Screening for prostate cancer in military populations.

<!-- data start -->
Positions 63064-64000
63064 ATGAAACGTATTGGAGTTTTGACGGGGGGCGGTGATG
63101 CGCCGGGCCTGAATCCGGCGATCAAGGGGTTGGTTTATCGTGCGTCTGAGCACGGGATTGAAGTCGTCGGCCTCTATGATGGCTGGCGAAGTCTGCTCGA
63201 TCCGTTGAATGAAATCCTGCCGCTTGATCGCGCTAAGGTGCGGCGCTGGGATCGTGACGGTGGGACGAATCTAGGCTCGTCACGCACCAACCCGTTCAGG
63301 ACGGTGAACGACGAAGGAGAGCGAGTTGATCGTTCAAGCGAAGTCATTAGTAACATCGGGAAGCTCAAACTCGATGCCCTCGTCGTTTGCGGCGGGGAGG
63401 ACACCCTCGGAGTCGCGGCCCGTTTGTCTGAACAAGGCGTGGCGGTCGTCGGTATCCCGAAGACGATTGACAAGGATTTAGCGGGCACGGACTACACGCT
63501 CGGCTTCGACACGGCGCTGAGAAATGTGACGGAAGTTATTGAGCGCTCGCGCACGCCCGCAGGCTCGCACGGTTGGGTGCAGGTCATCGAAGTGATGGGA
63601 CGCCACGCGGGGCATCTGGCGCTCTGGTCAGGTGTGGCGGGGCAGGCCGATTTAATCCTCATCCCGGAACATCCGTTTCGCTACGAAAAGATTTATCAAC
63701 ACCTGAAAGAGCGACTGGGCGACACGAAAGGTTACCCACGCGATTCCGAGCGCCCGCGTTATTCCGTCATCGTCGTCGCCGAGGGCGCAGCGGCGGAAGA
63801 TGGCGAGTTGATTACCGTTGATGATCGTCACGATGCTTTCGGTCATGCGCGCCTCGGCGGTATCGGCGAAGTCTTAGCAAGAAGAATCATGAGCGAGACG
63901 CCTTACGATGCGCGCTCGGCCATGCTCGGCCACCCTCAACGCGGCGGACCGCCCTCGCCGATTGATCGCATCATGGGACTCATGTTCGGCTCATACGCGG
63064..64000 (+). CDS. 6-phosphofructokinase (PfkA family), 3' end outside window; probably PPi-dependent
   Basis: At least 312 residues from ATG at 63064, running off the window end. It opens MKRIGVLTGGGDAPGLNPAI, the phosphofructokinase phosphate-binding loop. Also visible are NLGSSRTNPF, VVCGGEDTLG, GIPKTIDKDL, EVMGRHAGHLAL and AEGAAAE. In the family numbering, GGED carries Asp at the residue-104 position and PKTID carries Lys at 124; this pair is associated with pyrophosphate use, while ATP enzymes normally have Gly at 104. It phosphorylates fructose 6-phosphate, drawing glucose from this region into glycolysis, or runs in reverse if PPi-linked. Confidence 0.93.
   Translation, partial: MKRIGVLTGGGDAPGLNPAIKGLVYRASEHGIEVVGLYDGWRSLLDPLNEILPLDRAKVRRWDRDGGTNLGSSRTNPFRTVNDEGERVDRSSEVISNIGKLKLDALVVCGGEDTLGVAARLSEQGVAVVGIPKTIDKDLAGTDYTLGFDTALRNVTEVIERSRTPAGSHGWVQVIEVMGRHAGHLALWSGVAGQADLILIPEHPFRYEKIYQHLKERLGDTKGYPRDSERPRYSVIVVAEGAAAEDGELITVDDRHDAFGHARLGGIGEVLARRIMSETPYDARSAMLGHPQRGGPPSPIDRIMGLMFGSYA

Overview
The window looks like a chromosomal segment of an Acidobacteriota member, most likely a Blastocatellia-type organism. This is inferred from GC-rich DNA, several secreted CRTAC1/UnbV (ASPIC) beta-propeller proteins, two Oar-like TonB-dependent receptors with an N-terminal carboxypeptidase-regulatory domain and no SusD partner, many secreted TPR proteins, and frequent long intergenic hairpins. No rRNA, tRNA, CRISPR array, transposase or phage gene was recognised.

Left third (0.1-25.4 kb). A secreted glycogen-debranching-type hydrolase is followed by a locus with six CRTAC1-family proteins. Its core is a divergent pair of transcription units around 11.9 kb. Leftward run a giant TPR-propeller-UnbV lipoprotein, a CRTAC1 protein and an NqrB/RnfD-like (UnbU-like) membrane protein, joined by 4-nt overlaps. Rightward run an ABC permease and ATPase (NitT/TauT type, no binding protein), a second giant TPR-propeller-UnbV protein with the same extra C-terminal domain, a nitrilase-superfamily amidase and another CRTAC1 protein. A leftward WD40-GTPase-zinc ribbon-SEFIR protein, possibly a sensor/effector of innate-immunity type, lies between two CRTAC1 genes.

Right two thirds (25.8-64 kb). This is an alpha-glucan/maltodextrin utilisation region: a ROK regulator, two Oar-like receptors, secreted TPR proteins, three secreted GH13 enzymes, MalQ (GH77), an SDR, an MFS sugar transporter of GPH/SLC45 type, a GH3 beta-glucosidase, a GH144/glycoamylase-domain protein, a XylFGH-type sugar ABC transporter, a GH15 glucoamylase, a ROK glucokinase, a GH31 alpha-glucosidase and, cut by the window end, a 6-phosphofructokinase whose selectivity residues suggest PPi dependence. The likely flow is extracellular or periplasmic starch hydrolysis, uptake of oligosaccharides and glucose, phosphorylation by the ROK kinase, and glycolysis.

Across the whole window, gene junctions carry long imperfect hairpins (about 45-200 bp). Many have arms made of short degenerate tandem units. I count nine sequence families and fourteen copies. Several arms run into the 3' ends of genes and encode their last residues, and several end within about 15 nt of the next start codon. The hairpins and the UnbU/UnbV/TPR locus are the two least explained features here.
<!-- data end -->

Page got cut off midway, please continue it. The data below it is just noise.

With the widespread use of the prostate-specific antigen (PSA) test, smaller cancers are being detected among younger men and 5-year, cancer-specific, survival rates are on the rise. Although this lead-time effect may not translate into long-term improvement, these changes are a necessary prerequisite to effective screening. For high-risk patients, i.e., men with a family history of the disease and African American men, a strategy consisting of annual PSA blood testing and digital rectal examination for men > or = 40 years of age appears prudent. Many low/average-risk men of age 40 to 49 also request testing, and it is reasonable to offer testing and risk assessment to them. The exact screening threshold for total PSA levels for these men is not known, but 95% have PSA levels of < or = 1.5 to 2.5 ng/mL. PSA velocity (< 20% per year), percentage of free PSA (> 18-25%), and complexed PSA levels may be used to help determine risk. More study of young men is needed.
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